As part of the 2005 peace agreement, a demobilization, disarmament and reintegration process was started to take children like Simon out of the barracks and bring them back home.
But, in a May report, the United Nations said the SPLA continues to be a “persistent violator” of children in armed conflict. The research organization Small Arms Survey issued a report in June saying that progress for the demobilization has been “slow” and that the communities weren’t receiving enough support for returning ex-combatants.
In late April, more than five years after the signing of the peace accord, Simon was demobilized from the military along with 90 other children in the capital of Unity State. While the government tries to reintegrate the demobilized children with their immediate families, Simon ended up with his aunt and uncle in a new city, because Simon is an orphan.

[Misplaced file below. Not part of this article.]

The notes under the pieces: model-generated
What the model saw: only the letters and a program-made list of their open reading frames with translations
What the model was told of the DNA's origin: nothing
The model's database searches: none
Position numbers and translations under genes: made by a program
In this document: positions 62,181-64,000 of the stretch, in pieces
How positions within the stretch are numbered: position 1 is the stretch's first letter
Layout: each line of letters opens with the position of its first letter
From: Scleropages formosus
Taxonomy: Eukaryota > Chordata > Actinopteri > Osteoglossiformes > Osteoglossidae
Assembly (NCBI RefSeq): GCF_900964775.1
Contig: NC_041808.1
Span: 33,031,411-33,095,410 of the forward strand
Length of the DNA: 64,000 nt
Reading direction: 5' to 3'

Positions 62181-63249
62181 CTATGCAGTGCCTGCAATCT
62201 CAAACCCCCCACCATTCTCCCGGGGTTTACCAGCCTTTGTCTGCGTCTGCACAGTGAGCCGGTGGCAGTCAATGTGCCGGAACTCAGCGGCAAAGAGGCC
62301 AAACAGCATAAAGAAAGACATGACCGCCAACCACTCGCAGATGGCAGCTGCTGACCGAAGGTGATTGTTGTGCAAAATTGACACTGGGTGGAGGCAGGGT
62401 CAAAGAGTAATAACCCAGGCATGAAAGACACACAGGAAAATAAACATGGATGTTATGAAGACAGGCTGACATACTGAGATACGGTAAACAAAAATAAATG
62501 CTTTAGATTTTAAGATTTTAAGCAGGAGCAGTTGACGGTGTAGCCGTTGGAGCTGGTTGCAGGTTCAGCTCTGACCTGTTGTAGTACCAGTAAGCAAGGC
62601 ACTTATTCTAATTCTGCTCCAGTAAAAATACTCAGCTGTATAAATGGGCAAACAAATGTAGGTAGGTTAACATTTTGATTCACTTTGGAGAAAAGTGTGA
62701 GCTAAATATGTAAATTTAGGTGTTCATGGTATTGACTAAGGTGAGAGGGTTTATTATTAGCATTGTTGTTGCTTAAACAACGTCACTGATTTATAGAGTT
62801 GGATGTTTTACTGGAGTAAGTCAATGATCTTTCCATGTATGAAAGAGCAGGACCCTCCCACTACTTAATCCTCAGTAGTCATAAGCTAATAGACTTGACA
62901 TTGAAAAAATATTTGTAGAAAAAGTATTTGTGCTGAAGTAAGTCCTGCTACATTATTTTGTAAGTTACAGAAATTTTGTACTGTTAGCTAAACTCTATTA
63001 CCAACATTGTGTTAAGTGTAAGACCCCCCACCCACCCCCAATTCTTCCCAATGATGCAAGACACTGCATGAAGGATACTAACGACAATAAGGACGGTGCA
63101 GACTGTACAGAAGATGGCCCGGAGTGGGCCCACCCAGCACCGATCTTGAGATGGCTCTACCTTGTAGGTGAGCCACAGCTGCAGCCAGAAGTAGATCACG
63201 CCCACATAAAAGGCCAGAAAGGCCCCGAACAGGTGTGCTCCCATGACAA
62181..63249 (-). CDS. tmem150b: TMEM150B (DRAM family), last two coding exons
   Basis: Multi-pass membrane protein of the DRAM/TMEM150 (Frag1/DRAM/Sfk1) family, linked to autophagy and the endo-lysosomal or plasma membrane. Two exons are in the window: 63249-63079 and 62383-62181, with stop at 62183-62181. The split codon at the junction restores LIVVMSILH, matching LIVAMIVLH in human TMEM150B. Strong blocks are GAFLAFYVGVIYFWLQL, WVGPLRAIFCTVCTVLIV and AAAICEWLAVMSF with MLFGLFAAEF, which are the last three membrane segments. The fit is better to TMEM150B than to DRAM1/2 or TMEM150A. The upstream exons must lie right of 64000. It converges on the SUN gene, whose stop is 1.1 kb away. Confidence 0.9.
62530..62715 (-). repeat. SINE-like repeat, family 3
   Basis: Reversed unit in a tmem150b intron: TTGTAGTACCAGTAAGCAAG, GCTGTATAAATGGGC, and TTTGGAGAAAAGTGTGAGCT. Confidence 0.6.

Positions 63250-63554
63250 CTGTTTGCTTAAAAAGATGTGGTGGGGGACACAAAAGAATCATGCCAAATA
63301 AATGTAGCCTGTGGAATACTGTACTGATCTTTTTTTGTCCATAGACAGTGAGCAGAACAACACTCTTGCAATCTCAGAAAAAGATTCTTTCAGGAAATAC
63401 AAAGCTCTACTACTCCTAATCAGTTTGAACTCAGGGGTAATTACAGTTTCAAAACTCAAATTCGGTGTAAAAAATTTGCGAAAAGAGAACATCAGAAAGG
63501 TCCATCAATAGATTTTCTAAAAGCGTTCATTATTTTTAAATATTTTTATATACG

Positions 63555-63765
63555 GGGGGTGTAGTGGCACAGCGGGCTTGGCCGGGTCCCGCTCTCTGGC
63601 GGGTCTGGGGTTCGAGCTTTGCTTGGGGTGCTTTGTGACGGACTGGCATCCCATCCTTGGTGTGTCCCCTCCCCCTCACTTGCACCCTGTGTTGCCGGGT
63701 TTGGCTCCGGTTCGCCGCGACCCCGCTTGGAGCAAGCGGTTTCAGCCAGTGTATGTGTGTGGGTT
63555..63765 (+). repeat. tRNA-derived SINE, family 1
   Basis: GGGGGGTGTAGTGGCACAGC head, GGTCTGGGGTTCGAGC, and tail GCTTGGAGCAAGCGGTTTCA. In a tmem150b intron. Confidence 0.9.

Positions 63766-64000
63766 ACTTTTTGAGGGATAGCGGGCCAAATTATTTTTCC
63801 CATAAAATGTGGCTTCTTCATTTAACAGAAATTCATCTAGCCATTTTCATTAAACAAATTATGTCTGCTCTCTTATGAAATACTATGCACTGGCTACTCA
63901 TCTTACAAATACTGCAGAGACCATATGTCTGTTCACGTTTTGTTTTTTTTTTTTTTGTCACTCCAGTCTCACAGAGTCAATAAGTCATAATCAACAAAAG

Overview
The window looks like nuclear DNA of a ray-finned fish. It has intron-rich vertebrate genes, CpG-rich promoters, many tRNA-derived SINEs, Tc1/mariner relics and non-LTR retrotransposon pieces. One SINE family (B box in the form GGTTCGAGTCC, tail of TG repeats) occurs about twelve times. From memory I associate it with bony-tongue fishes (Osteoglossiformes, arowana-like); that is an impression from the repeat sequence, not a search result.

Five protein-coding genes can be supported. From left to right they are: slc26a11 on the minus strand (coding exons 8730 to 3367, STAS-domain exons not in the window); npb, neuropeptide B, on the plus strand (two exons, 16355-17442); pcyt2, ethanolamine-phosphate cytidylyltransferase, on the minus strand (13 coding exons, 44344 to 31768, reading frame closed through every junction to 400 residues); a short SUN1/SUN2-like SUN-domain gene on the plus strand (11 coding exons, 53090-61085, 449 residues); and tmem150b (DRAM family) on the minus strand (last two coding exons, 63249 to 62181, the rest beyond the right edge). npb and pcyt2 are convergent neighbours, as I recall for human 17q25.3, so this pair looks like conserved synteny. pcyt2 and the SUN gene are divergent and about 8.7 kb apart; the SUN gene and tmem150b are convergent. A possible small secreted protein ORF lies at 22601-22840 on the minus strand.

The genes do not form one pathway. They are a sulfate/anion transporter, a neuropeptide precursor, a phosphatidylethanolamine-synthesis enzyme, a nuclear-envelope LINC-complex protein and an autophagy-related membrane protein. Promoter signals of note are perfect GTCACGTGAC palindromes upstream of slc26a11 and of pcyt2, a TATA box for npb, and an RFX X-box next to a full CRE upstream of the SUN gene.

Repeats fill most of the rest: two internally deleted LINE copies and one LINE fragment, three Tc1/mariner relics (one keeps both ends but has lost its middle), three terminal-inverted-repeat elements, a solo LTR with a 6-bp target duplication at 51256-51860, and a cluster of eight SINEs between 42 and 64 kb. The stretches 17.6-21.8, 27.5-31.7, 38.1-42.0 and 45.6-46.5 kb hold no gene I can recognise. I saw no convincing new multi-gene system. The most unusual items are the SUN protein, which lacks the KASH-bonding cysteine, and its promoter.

Simon’s aunt said it’s tough to support another child in her family. “For us, we don’t have any money that we can support him. Even now, his father is looking for some money so that he can support him to go to school,” she said.
While it took a little while for Simon to adjust to civilian life, the ex-combatant said he feels comfortable now and is glad to be home. He goes to school at a nearby school and plays soccer every afternoon with his friends in a small grass field near his home.
“I found it very nice for me to be home because I found some friends here,” said Simon, “and also my family told me they missed me a lot. So even now, if they tell me to go back to the army, I will refuse because I missed my family a lot when I was in the army.”